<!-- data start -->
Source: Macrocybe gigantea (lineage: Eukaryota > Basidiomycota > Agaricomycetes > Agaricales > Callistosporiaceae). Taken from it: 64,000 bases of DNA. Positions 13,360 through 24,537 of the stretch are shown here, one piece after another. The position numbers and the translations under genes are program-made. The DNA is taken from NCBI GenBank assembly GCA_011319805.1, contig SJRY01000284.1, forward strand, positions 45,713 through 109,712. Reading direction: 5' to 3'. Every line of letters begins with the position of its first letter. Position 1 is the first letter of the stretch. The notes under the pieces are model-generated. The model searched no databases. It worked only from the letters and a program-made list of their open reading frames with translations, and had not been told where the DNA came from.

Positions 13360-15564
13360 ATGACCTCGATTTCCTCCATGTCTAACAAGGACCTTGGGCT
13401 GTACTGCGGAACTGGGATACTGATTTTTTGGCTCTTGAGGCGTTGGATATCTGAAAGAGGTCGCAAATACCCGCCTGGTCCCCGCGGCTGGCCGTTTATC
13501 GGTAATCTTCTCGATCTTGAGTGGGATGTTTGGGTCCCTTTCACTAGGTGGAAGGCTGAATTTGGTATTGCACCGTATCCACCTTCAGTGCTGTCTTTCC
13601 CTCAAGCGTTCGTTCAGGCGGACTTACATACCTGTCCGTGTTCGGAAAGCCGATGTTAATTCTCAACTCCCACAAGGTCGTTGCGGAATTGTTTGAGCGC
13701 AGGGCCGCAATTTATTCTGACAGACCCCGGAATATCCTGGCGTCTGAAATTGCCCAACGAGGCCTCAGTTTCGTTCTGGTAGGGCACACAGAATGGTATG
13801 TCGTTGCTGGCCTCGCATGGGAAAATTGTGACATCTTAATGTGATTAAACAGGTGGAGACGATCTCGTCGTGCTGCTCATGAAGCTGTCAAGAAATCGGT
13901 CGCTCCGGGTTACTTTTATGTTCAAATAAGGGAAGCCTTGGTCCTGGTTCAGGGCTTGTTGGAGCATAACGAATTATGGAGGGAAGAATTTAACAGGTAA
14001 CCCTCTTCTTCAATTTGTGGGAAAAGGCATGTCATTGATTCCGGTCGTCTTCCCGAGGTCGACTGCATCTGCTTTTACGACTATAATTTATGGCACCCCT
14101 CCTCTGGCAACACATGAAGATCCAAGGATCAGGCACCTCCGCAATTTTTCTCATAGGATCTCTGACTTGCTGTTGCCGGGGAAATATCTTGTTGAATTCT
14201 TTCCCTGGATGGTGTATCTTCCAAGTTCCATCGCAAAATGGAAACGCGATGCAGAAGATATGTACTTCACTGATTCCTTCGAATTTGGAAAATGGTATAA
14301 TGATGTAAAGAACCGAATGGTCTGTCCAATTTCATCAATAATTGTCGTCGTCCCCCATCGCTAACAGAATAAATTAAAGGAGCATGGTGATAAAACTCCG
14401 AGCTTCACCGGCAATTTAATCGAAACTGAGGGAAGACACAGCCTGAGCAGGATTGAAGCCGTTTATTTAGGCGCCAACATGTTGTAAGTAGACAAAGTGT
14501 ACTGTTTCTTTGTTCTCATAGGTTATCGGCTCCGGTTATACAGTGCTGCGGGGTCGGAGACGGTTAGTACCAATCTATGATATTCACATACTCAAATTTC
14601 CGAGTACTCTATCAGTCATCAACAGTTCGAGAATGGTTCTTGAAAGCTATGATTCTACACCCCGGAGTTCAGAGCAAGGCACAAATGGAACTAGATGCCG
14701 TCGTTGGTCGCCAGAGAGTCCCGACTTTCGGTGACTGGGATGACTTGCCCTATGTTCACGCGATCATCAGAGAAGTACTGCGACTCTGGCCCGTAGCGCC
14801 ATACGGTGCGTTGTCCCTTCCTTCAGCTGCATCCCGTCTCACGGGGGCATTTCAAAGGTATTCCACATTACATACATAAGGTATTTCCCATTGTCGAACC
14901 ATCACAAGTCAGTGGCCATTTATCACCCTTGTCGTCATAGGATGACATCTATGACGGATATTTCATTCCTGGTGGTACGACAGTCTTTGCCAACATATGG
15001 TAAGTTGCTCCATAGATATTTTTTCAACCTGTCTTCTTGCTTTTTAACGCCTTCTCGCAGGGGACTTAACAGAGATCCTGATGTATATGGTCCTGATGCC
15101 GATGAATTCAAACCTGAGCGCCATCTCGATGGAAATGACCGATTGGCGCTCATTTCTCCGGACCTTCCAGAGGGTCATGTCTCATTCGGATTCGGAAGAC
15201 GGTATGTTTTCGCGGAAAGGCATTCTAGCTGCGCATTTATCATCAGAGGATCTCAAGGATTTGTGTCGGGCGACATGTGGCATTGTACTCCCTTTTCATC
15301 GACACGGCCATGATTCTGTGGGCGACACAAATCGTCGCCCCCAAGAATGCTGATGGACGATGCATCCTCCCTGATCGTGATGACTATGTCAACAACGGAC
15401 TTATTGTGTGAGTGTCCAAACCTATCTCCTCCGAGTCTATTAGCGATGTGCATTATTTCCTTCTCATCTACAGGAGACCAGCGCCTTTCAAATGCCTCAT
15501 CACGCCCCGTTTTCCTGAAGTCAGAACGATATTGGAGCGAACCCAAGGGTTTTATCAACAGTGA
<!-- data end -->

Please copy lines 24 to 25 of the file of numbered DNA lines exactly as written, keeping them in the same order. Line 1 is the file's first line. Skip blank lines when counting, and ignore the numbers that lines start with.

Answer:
15401 TTATTGTGTGAGTGTCCAAACCTATCTCCTCCGAGTCTATTAGCGATGTGCATTATTTCCTTCTCATCTACAGGAGACCAGCGCCTTTCAAATGCCTCAT
15501 CACGCCCCGTTTTCCTGAAGTCAGAACGATATTGGAGCGAACCCAAGGGTTTTATCAACAGTGA